Thursday, January 27, 2011

US bishops oppose return to workplace immigration raids

Speaking for the U.S. bishops, Archbishop Jose H. Gomez of Los Angeles told the House Judiciary Committee on Jan. 26 that the country should not return to a model of colonization enforcement based on workplace raids. Instead, he urged lawmakers to seek immigration reform that is both humane and just.

“Immigration is eventually a humanitarian issue, because it impacts the basic human rights and self-respect of the human person,” he explained in his written testimony. “The United States Conference of Catholic Bishops believes that the humanitarian costs of workplace raids are vast, and unacceptable in a cultured society.” Archbishop Gomez chairs the conference's Committee on relocation.

With their new mass in the House of Representatives, some Republicans are looking for a return to the immigration enforcement strategies of the Bush administration, which paying attention on arresting groups of unauthorized migrant workers. The Obama administration has actually deported greater numbers of prohibited immigrants, while shifting its enforcement focus onto employers that hire them.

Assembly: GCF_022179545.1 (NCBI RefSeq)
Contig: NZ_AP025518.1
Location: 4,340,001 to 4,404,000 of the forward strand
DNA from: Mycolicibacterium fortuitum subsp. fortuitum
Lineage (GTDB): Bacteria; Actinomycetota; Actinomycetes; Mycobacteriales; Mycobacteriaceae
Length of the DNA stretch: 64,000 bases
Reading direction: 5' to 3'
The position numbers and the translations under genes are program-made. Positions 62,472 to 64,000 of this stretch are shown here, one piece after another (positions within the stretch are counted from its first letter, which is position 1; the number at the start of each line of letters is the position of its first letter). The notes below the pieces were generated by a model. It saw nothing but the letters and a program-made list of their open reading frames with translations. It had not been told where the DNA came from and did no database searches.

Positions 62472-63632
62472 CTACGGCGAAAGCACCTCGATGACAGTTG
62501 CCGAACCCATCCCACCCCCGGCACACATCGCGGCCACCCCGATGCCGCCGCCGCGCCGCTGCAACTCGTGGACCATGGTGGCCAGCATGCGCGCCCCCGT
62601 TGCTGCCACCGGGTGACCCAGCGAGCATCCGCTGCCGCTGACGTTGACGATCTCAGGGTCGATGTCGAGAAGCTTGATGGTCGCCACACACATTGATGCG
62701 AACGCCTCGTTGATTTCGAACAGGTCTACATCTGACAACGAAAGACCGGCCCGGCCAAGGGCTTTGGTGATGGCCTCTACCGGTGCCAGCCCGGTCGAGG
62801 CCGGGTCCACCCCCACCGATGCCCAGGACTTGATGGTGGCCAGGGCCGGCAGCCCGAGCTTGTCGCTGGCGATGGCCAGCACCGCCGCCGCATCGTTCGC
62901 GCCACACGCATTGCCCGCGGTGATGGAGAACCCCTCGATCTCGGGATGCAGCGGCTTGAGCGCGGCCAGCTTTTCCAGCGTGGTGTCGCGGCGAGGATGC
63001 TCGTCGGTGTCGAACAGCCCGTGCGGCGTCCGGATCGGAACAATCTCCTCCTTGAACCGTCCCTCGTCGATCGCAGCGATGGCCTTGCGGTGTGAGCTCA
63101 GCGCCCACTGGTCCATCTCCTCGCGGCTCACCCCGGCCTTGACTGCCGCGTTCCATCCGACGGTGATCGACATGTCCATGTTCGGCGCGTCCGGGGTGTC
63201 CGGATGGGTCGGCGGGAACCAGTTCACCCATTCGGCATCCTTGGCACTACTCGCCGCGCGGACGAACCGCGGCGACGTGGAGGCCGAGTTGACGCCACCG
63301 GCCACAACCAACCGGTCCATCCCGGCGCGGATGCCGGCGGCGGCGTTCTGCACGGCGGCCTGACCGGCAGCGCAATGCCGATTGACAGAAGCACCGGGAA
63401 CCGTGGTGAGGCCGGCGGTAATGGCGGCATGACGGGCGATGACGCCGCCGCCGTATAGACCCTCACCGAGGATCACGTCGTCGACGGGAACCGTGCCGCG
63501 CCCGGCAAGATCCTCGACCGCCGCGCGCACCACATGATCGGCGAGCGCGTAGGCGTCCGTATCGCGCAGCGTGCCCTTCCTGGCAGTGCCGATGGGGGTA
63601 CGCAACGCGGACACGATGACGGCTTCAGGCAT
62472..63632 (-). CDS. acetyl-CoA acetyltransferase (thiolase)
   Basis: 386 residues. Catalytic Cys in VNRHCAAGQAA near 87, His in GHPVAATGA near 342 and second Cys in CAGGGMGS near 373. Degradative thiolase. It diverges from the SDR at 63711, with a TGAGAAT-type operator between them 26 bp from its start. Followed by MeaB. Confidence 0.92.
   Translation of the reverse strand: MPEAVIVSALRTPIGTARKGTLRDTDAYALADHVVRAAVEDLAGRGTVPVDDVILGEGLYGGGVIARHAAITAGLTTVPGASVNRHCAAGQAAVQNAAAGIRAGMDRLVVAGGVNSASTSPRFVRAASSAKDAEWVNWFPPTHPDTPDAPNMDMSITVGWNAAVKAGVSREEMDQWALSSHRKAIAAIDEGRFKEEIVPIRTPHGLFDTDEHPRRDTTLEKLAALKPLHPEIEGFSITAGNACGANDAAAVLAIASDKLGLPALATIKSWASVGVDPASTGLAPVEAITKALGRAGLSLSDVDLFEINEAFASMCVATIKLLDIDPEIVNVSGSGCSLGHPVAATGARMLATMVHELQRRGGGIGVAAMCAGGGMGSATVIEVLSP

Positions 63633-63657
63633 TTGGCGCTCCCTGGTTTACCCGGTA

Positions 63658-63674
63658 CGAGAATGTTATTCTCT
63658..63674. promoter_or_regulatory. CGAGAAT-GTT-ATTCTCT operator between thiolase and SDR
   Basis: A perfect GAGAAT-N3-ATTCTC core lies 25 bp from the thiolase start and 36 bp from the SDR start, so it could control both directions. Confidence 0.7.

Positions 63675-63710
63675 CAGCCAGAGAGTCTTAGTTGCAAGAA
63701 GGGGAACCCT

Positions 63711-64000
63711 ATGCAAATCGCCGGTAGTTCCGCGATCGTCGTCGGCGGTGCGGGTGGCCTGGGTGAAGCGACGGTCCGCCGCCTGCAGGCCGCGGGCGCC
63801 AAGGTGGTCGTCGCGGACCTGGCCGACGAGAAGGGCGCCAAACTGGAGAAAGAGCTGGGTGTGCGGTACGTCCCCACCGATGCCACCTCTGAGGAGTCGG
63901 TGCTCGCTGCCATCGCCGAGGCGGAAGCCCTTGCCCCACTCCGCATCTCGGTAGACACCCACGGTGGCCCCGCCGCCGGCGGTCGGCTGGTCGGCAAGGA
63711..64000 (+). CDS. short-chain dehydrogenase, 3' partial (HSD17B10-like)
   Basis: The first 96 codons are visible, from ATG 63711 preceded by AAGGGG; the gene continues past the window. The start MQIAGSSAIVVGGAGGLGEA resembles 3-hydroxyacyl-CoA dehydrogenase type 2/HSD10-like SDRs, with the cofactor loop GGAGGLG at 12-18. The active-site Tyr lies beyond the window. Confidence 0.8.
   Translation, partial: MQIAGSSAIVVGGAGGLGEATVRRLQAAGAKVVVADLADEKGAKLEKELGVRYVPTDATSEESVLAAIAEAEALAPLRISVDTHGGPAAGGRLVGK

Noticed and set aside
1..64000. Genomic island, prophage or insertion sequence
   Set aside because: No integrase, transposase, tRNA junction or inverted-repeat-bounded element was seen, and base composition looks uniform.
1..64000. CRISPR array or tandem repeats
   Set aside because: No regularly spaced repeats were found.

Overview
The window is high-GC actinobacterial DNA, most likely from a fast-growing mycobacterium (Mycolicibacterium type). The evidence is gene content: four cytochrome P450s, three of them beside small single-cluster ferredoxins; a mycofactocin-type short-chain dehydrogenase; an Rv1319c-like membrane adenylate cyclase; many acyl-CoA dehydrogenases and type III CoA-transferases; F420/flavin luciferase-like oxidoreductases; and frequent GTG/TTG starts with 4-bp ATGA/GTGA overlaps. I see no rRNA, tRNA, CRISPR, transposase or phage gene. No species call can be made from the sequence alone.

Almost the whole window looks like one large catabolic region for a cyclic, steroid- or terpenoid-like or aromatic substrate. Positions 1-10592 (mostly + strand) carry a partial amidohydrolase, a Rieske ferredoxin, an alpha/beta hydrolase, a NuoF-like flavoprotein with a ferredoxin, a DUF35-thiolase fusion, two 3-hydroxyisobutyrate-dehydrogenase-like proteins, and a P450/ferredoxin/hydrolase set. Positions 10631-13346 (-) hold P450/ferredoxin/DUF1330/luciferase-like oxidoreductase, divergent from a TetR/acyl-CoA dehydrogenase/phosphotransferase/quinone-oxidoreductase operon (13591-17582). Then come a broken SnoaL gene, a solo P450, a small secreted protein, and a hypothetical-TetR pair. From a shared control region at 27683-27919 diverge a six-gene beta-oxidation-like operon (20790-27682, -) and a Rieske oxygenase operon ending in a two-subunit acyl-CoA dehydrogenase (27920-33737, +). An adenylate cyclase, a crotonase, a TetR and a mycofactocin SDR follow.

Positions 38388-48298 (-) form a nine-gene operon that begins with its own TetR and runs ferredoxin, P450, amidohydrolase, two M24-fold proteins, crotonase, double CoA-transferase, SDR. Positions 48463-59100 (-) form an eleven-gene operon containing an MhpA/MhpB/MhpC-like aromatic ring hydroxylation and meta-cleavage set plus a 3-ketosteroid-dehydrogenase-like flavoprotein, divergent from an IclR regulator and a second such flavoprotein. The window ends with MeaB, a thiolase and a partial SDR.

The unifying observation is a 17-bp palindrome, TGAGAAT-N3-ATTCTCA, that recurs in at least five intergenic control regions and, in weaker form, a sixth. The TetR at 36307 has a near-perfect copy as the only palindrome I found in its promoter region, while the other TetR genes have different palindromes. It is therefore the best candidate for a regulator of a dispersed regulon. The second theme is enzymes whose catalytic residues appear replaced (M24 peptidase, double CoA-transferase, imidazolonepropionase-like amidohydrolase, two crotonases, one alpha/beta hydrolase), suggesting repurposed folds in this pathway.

Archbishop Gomez rejected any notion that the government should place its uppermost priority on rounding up those who have broken U.S. immigration laws. The workplace raids, he said, often had the effect of breaking up families, especially by separating children from their parents for important periods of time.

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